I quickly pulled her out and she re-gained her awareness, we then brought her to a warm building. I was gifted a "St. Ignatius Bulldogs" coffee cup for my efforts to help.

Burning at state parks is a great tool to get rid of appropriate debris. During one such burn event at Makoshika State Park, we were cleaning up a very old, dilapidated rifle range that was inside the park. FWP had purchased the land with the rifle range but subsequently a new and vastly improved rifle range was constructed outside the park with better facilities at a safer location. We made a burn pile out of everything that could be burned and hauled off the rest.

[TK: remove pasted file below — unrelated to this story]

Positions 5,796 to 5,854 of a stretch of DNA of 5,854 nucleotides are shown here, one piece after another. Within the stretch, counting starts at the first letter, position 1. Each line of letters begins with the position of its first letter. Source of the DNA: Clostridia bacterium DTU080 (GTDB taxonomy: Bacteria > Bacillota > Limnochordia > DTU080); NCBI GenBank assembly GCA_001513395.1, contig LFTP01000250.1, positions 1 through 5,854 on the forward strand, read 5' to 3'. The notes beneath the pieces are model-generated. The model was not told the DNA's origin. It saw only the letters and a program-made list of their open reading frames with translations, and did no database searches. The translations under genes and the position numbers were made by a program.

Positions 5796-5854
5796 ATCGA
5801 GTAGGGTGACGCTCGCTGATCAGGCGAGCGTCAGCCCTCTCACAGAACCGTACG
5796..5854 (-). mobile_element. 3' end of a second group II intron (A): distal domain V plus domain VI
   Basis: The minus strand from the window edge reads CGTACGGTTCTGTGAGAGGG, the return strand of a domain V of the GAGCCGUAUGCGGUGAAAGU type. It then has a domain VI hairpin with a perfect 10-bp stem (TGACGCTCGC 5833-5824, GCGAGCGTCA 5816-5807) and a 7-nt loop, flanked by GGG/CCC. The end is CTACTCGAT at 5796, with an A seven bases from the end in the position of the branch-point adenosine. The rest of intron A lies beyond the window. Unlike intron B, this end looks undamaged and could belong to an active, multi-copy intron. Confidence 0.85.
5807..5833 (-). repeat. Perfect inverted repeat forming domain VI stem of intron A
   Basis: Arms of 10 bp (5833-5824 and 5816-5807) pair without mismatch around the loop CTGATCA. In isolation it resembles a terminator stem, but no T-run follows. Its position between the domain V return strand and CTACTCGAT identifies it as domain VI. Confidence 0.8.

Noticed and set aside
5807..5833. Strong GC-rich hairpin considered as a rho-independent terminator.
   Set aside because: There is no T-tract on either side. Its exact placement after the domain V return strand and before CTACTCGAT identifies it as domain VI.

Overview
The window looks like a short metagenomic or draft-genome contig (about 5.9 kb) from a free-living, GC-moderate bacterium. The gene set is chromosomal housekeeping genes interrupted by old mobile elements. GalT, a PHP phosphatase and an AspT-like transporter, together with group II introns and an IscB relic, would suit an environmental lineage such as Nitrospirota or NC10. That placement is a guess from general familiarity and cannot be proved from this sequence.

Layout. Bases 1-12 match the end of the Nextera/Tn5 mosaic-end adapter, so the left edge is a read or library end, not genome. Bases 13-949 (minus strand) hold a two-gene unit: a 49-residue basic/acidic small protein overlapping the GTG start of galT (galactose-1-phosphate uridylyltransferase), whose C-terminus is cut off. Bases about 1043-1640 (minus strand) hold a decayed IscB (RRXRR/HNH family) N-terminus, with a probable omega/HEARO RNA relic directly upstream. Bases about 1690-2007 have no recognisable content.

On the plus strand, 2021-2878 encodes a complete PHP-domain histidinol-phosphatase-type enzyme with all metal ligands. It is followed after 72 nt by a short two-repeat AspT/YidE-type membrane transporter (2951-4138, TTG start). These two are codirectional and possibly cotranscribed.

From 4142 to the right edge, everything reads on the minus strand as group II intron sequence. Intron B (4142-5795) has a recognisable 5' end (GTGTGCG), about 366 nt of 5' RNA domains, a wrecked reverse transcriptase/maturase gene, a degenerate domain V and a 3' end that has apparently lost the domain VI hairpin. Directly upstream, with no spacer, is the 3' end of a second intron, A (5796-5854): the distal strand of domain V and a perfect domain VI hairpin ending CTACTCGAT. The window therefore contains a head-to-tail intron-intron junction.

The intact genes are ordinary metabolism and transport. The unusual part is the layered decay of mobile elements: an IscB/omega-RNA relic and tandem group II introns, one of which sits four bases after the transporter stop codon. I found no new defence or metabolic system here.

It was winter, so fire danger was not a concern and we were able to make a neat pile that would burn fast and hard. After about 20 minutes of burning and building up of heat, we started hearing distinct "pops" and "cracks" that were more than moisture cooking out of the wood grain. We realized then that after years of shooting at this site, there had been multiple rounds that were dropped and never recovered. The "pops" we were hearing were live rounds exploding under the heat of the fire.

In 2010, then Governor Brian Schweitzer, came to Makoshika State Park as part of the ceremonies for the annual Buzzard Day celebration. The governor arrived and was swarmed by people who wanted a quick selfie or to shake his hand.